Stories about Indo-Pak relations

Pakistan and India do not need another war

We are in the midst of turmoil with tensions across the Line of Control (LoC); every passing day, there is news reported on both sides of the border, blaming the other side of a breach and cross-border fire at the LoC, thereby resulting in the death of soldiers and the displacement of our citizens from bordering areas. While Pakistan has a long history of army dictators taking control of the government and establishing their command, India, in comparison, has progressed towards evolving itself into a successful and robust democracy, with its own limitations on certain fronts. After the recent triumph of the Bharatiya Janata Party (BJP), under the ambitious ...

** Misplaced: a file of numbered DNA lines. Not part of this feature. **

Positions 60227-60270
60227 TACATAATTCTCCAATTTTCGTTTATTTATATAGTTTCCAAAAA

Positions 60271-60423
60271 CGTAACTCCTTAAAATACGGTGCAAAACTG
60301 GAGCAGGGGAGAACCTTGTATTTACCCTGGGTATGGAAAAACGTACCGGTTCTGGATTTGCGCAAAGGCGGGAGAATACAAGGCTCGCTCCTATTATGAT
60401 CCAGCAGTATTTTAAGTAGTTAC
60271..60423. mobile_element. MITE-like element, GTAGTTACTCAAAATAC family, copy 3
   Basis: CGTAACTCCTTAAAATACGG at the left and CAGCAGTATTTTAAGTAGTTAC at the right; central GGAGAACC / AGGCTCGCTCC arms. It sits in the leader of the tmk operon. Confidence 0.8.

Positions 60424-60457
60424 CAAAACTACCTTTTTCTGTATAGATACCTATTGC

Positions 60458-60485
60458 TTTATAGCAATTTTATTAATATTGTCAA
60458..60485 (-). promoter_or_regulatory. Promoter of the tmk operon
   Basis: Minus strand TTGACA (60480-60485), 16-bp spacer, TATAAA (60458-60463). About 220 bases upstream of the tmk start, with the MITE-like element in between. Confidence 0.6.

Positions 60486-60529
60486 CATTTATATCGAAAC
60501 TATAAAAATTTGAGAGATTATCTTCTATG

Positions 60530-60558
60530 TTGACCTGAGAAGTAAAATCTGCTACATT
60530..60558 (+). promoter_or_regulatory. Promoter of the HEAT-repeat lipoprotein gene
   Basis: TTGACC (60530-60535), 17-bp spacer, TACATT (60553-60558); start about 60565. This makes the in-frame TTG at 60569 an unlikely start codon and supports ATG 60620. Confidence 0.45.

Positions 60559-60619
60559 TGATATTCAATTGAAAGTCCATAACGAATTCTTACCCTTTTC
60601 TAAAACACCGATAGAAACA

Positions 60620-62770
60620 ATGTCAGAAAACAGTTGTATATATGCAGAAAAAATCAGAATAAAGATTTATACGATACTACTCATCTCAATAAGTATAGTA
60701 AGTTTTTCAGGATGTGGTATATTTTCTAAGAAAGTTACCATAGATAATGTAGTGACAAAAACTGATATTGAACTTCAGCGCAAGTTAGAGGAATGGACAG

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The Nawaz Sharif and Model Town Lahore that I remember

The past is another country and my almost dementia-inflicted mind often fails me when faced with challenges of recalling timelines. I think it was back in the late 80s when my family and I moved to Model Town, a Lahore suburb and a remnant of the British Raj. Model Town was a classic, green and well-planned community that took pride in being a self-sustained and resident-funded operation. At the time we moved to Lahore, we were not too familiar with Punjab, its politics or even our surroundings. Across from our house was a nicely paved, lush green, linear patch, informally ...

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Confessions of a comment moderator at The Express Tribune’s blogs page